Since its debut in late 1994, the Sega Channel remains one of the most fascinating footnotes of video game history. Essentially, the system had two components: a hardware cartridge that a customer plugged into his or her Sega Genesis, and a premium subscription cable TV service (usually $14.95 a month) that provided a selection of games the customer could download.

Games, when downloaded, were saved temporarily to DRAM in the cartridge (which lost its contents when the system was powered off), and the customer could download up to 50 games a month. The service also provided news about video game releases in the form of text displayed on the screen. The information transfer was one-way, however, so Sega Channel could not provide truly interactive online content.

When news of the Sega Channel first hit, I called my local cable company as the ad suggests. Unfortunately, we never received Sega Channel service in our area, so I didn't get to try it out myself.

[ From Electronic Gaming Monthly, September 1995, p.39 ]

Discussion Topic of the Week: Did you ever subscribe to Sega Channel? Tell us about your experiences.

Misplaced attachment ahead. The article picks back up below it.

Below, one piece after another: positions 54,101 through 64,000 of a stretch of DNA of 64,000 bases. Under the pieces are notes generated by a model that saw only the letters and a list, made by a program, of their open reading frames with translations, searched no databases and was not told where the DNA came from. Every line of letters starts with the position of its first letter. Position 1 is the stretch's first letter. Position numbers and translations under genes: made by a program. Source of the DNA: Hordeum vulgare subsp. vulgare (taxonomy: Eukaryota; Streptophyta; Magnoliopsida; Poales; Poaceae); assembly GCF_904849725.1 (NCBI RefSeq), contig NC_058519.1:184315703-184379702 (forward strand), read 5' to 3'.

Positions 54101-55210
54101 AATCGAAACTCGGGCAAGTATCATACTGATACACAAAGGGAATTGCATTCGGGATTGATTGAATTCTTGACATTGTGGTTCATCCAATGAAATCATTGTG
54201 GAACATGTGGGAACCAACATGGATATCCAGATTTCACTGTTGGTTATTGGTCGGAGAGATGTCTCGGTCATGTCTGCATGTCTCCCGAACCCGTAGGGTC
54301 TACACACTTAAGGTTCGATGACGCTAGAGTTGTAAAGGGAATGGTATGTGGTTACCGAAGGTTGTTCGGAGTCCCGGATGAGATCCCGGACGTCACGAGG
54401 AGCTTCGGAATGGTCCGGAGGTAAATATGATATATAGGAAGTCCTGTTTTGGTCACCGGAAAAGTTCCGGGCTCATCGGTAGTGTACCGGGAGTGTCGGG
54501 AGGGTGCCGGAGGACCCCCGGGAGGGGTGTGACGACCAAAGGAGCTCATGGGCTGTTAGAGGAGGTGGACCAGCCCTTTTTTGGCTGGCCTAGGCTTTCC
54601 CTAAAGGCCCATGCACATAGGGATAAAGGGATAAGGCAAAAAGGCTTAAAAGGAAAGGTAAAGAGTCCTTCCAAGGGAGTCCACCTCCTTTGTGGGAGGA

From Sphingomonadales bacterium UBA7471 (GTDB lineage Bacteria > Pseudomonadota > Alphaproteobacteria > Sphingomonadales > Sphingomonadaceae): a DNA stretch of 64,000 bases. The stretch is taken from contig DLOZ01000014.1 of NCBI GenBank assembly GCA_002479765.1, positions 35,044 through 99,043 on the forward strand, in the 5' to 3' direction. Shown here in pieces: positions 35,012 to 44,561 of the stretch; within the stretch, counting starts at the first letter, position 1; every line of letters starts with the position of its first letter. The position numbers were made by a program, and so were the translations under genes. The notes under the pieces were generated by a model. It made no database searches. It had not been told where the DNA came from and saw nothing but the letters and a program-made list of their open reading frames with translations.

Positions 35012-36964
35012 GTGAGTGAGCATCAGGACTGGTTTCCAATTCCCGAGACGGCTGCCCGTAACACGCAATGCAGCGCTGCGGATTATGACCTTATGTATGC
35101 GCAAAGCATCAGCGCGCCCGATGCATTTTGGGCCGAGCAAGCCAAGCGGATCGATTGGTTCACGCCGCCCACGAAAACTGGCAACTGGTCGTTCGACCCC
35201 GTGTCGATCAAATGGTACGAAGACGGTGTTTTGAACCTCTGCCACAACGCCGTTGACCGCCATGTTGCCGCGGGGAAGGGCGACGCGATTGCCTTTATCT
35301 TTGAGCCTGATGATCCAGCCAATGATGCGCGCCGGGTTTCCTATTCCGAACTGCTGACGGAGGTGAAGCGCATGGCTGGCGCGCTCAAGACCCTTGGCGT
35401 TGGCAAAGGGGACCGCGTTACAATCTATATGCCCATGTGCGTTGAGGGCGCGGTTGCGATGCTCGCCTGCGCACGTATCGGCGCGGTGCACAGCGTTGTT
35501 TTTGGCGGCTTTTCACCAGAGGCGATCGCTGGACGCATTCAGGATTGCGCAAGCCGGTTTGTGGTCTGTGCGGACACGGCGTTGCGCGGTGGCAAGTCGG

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[ Retro Scan of the Week ] 32X Through the Keyhole

May 20th, 2013 by Benj Edwards

Sega 32X Genesis Electronic Gaming Monthly ad - 1994Surely you have newer locks in your house.

I bought a Sega 32X for $30 new in 1995 or '96 at Toys"R"Us. They were on clearance because nobody wanted them. (I also bought a Virtual Boy for $30 this way around the same time.) There were good reasons why no one wanted them: chiefly, because better machines like the PlayStation and Saturn were out there, and most games for the 32X weren't very good.

Still, I have a soft spot for this system. It touches some fundamental nerdy part of me that likes convoluted electronic expansion modules — it means more to collect, and more to mess with. I have a bunch of 32X games, perhaps even half of the entire library for that system, but I rarely play any of them. I seem to recall the Star Wars Arcade title being pretty good for it. Virtua Racing wasn't half bad either.